Business View: Your trusted advisors are turning up the heat – have you selected a marketing partner? You are down to five weeks to present a clear, actionable marketing plan for the rest of the year and for 2017.  Pressure is mounting and time is running tight. There is no room for not completing your ‘homework’ required as key input into the marketing strategy. Where are the 3 top initiatives and supporting goals and milestones due this week? You select your marketing partner. You commit to investing in marketing to help strengthen your team to drive future growth. A milestone is achieved! You are relieved and encouraged.

Half Marathon View: Final weeks. Building confidence. Visualizing achievement. Going from 10 miles to running 11 multiple times to running 12 miles. Focused. Committed. Slightly nervous, but prepared. Eat well. Get sleep. Don’t get sick.

Business View:  Final weeks. Feeling prepared for the upcoming meeting with the board. The bulk of the hard, strategic thinking is done and now it’s fine-tuning with your trusted marketing partner. You are seeing the benefits of securing a team bringing their proven marketing expertise to the table. You’re excited about the potential for the business now that a solid marketing team and plan is in place. You feel confident in the health of the company and the solid footing it is now on. The time and investment will pay off. You can start to sense it as can the other members of your team.

Half Marathon View: It’s Game Day. It’s windy. It’s cool. No chance of rain. My play list is ready. I have my chews to take every 3-4 miles for energy. I am ready. My only concern is the wind and not being too cold or hot. My #9 hat for Ted Williams (my Dad’s favorite player) is well-worn, but it is my running hat. I have affixed 3 things to the hat that mean a lot to me: an American flag pin, a pink ribbon for breast cancer and a dark blue ribbon for colon cancer. I wear a bracelet for Alzheimer’s.

My Running Hat

My Running Hat

 

I change my outfit twice. My friends convince me to start the run wearing gloves. I have trained for 13 weeks. Off I go! I complete my first half marathon by sprinting to the finish with a big smile on my face. Mission accomplished. I never walked. I did it. Wahoo!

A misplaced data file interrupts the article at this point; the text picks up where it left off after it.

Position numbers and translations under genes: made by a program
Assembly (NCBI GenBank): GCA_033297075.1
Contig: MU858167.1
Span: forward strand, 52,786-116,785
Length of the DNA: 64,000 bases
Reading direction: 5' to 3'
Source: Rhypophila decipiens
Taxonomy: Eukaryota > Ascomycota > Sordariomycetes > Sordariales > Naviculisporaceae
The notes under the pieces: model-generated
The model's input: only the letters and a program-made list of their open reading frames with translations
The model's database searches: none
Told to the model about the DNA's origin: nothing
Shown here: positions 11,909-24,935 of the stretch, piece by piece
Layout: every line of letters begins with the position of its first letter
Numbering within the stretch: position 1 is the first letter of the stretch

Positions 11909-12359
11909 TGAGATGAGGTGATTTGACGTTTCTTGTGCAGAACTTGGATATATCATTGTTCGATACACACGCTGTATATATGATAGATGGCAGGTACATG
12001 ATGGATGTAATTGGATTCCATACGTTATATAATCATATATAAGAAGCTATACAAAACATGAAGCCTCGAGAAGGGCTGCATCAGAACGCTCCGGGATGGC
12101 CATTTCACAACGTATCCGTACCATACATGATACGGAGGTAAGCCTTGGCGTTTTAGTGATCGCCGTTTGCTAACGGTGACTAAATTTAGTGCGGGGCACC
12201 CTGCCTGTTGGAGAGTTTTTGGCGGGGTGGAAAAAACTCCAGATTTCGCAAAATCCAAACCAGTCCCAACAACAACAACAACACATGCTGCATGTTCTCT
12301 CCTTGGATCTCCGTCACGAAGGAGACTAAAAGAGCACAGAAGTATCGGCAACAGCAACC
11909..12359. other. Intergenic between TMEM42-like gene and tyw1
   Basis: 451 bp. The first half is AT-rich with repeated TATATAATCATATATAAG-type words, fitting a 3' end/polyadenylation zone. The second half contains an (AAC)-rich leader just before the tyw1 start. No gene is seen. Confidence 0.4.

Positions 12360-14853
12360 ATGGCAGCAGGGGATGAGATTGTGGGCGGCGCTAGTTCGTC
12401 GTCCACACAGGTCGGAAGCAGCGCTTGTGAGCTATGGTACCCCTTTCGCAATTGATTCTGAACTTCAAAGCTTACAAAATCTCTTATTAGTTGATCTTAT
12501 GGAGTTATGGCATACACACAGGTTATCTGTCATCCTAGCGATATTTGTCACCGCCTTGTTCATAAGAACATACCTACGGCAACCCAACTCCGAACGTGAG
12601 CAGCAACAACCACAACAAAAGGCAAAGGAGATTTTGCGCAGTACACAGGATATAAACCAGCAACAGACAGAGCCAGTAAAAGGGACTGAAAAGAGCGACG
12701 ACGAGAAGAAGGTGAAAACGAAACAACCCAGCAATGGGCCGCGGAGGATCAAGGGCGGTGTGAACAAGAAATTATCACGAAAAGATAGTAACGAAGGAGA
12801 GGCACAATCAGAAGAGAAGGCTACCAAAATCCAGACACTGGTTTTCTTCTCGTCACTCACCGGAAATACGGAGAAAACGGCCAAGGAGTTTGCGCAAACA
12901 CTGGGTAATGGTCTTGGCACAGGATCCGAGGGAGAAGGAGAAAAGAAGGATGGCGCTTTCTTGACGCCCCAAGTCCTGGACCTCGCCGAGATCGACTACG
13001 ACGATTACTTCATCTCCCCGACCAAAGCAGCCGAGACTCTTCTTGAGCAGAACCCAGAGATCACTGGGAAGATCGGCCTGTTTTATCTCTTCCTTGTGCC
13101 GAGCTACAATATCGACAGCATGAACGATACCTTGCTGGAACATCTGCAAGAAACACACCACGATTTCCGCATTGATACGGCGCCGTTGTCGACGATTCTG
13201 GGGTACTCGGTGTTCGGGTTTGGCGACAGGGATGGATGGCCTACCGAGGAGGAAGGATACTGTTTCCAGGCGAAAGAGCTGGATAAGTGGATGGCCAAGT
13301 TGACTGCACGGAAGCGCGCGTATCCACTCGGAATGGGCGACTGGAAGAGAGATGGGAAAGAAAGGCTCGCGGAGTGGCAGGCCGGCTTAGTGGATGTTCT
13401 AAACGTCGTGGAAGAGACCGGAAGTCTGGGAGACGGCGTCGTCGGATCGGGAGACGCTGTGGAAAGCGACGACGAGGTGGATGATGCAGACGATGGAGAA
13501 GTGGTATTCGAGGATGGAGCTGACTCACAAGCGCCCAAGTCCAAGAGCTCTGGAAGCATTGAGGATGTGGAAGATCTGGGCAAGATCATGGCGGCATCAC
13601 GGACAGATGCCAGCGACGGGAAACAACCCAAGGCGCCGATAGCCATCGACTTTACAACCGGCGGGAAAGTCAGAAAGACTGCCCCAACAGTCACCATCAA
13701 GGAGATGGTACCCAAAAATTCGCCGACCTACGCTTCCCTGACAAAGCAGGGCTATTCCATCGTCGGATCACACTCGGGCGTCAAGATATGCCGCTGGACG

Business View: Game Day. You are ready for the board meeting. Your marketing partner is well-prepared, confident and poised. The planning and thinking and strategizing over the past 13 weeks has come together. Initial marketing plans have been implemented to build momentum and are showing results. The company is stronger and your management team is stronger. The past 13 weeks has made a difference in your business. You set a goal, you built a marketing base (foundation) and you and your marketing partner crushed the meeting with the board. You executed on the initial plan and now you have the expertise and strength to rely on to build and grow your business with your ongoing marketing partner. Wahoo!

Mary Honan, For Marketing Matters

Mission Accomplished

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CEOs of Small to Mid-Sized Businesses – Take a Page out of Belichick’s Playbook

September 22, 2016

Summer is over. Fall is officially here.  While at the end of August and into early September, I yearned for a ‘Little More Summertime” as Jason Aldean sings. But within a short time frame, it feels good to be back full throttle in the ‘regular routine’; the work groove is back!  The Wall Street Journal had a great recent article about how September is the Real New Year. While the article focuses on getting one’s act together personally, the essence of the article applies to us as business owners.  Now is the time to clean out clutter in our businesses, focus, prioritize and plan.  We are in a productive time period and those who act will be better served than those who stay in summer mode too long.

PlaybookSo what does that mean for your business? What resolutions should you be making and committing to?  

Learn from Patriot’s Coach Bill Belichick.  While a man of few words in a post-game press conference (nearly painful to listen to), but his words of wisdom after Game 1’s win with Jimmy G as his starting quarterback were words of wisdom for any CEO/President/Business Owner this time of year:

“That’s the way to come here and get the job done,” Belichick stated. “And I’m telling you, we won the game in the meeting room, on the practice field, and in the walk-throughs. It just didn’t happen today. It happened all through the week. That was a great job.”

Belichick’s Playbook Simply Converts to 3 Key Components:

1) Build a game plan.

2) Implement a game plan.

3) Execute a game plan.

We all know that Bill and his management team have a game plan.  They have a Plan A, B and C. Fortunately for us as Pats fans they do have a plan: when the star quarterback is suspended for 4 games, they have a Plan B. When Jimmy G goes down in the second quarter of last Sunday’s game against Miami, they have a Plan C. Lots of questions this week about a Plan D – do you think they have one? I would bet on it!